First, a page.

A proposal to set up salmon farms in east Penobscot Bay has been withdrawn, leaving opponents of the project jubilant.

Norway-based Jorn Vad has decided – for now at least – not to pursue his proposal for an aquaculture lease for salmon pens near Pickering and Scott islands, off Little Deer Isle. The Maine Department of Marine Resources had scheduled three days of hearings in mid-April on Vad’s application, but those were canceled. Vad had sought two 15-acre areas of the bay for his operation.

The news delighted Jane and Sal McCloskey, who organized broad opposition to the salmon farms, arguing they would harm the local fishery, economy and natural beauty of the region. The sisters spent childhood summers on Scott Island, where their author-artist father composed the classic One Morning in Maine and other favorite children’s books.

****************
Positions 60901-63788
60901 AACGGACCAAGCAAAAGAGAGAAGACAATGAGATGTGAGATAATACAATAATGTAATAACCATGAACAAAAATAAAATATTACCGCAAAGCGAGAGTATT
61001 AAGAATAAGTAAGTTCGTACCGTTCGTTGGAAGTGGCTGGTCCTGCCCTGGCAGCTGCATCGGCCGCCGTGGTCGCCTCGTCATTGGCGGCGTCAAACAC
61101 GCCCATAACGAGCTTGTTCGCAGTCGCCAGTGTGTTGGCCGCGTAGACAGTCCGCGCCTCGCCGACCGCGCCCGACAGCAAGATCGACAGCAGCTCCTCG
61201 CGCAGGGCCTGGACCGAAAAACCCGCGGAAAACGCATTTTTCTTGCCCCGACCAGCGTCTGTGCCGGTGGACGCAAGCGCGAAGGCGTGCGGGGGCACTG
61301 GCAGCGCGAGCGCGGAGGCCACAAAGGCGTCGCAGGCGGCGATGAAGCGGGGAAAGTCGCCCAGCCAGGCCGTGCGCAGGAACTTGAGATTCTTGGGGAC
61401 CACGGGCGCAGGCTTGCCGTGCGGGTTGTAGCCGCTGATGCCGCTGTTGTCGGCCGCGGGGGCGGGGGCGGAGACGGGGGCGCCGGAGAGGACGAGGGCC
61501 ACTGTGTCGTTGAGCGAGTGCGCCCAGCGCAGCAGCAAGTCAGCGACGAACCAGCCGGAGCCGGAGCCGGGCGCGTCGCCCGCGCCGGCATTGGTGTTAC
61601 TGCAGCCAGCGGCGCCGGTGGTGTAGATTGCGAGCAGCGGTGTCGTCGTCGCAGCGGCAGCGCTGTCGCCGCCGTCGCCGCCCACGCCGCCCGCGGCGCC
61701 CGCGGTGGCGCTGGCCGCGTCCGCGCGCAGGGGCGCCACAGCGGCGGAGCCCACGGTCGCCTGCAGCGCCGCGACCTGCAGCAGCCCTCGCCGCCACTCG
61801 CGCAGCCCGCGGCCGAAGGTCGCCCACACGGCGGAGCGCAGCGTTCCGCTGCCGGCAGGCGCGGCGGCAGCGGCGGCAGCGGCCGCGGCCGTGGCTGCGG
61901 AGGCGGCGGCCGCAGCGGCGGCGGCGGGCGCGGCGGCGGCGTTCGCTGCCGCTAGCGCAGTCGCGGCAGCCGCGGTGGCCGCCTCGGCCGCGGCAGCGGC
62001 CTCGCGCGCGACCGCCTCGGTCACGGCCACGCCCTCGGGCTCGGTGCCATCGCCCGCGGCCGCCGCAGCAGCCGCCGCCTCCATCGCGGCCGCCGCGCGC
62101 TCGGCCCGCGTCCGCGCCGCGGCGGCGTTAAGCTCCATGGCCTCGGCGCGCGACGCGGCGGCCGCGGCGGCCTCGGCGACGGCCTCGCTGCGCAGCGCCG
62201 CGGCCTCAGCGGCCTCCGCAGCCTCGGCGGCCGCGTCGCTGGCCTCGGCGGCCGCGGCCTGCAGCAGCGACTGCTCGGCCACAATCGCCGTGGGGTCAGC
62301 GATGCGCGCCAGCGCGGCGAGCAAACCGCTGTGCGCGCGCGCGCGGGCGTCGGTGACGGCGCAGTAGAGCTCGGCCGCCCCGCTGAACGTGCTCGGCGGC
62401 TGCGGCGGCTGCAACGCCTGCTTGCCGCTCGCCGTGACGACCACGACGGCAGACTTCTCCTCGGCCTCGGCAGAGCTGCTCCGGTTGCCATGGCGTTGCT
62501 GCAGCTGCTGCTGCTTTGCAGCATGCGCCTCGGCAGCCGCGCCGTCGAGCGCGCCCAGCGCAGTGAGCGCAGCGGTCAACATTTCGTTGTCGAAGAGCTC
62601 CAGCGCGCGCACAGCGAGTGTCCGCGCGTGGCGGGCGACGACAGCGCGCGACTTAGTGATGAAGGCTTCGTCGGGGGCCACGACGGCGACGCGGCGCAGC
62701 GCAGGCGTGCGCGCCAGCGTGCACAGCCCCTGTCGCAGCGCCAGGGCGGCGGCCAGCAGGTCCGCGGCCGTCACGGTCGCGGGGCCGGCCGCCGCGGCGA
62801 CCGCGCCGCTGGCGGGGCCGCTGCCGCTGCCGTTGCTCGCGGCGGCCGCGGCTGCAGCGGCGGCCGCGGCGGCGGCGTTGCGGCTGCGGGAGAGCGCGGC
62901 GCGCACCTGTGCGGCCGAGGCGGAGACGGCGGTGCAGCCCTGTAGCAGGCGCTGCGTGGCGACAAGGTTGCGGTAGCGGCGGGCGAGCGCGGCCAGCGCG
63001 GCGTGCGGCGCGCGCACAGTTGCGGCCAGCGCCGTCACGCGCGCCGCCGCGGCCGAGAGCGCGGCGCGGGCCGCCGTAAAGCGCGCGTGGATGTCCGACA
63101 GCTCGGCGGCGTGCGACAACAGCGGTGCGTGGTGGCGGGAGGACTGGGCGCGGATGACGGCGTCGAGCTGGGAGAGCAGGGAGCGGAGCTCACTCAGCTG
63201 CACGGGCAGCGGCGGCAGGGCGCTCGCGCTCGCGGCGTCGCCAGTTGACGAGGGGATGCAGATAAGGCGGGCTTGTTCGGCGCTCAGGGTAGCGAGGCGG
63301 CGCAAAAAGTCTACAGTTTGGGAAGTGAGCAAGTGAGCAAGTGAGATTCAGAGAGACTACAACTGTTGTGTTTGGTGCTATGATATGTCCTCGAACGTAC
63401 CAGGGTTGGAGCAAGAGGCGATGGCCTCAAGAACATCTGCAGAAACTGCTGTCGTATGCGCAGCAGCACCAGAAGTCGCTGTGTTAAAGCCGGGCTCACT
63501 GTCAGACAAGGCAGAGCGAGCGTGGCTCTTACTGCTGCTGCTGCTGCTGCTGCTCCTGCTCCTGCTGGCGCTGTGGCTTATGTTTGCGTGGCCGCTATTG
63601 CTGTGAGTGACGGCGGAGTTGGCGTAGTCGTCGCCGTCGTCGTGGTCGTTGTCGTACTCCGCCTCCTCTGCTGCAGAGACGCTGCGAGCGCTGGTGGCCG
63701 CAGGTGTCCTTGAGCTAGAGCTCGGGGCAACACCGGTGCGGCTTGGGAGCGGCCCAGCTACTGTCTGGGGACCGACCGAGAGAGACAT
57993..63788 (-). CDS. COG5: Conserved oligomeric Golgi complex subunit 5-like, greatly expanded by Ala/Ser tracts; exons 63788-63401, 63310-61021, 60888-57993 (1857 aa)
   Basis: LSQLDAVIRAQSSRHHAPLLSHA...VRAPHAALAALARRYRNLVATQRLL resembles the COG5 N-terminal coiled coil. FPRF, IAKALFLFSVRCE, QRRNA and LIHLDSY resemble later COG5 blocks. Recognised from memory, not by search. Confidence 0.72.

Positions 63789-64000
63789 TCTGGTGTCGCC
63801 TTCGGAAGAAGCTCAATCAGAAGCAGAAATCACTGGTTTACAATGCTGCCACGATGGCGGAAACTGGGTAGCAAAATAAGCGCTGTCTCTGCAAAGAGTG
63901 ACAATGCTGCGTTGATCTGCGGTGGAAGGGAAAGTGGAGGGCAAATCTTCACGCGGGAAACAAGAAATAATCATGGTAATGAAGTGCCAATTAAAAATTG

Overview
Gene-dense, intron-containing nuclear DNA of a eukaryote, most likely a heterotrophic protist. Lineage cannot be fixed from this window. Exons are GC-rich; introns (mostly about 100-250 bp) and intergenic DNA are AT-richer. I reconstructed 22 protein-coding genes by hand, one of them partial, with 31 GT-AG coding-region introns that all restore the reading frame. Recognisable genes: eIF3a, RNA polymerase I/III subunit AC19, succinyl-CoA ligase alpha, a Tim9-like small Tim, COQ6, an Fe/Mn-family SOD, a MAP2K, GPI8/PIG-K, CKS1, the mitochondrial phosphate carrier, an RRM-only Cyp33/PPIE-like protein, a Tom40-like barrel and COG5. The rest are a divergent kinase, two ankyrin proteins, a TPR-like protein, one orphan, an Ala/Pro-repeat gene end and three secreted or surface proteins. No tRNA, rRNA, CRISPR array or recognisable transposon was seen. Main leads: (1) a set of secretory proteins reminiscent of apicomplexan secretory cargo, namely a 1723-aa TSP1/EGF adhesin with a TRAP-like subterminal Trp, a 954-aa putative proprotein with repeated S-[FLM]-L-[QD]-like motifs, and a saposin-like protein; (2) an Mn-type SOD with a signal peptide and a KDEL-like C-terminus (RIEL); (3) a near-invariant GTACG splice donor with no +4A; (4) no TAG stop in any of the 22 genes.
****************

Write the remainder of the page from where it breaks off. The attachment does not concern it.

Jane McCloskey, spokeswoman for East Penobscot Bay Environmental Alliance, speculated that a recent meeting of area fishermen opposed to salmon farming may have been the last straw for Vad, who earlier lost a bid for salmon pens at Perry, in Washington County. But she said Vad notified DMR that he may reapply at some future date.

Vad could not be reached for comment. McCloskey said one of the bigger risks of fish farming is infectious salmon anemia, responsible for the death of millions of fish. Wild salmon are put in jeopardy by such outbreaks, she said.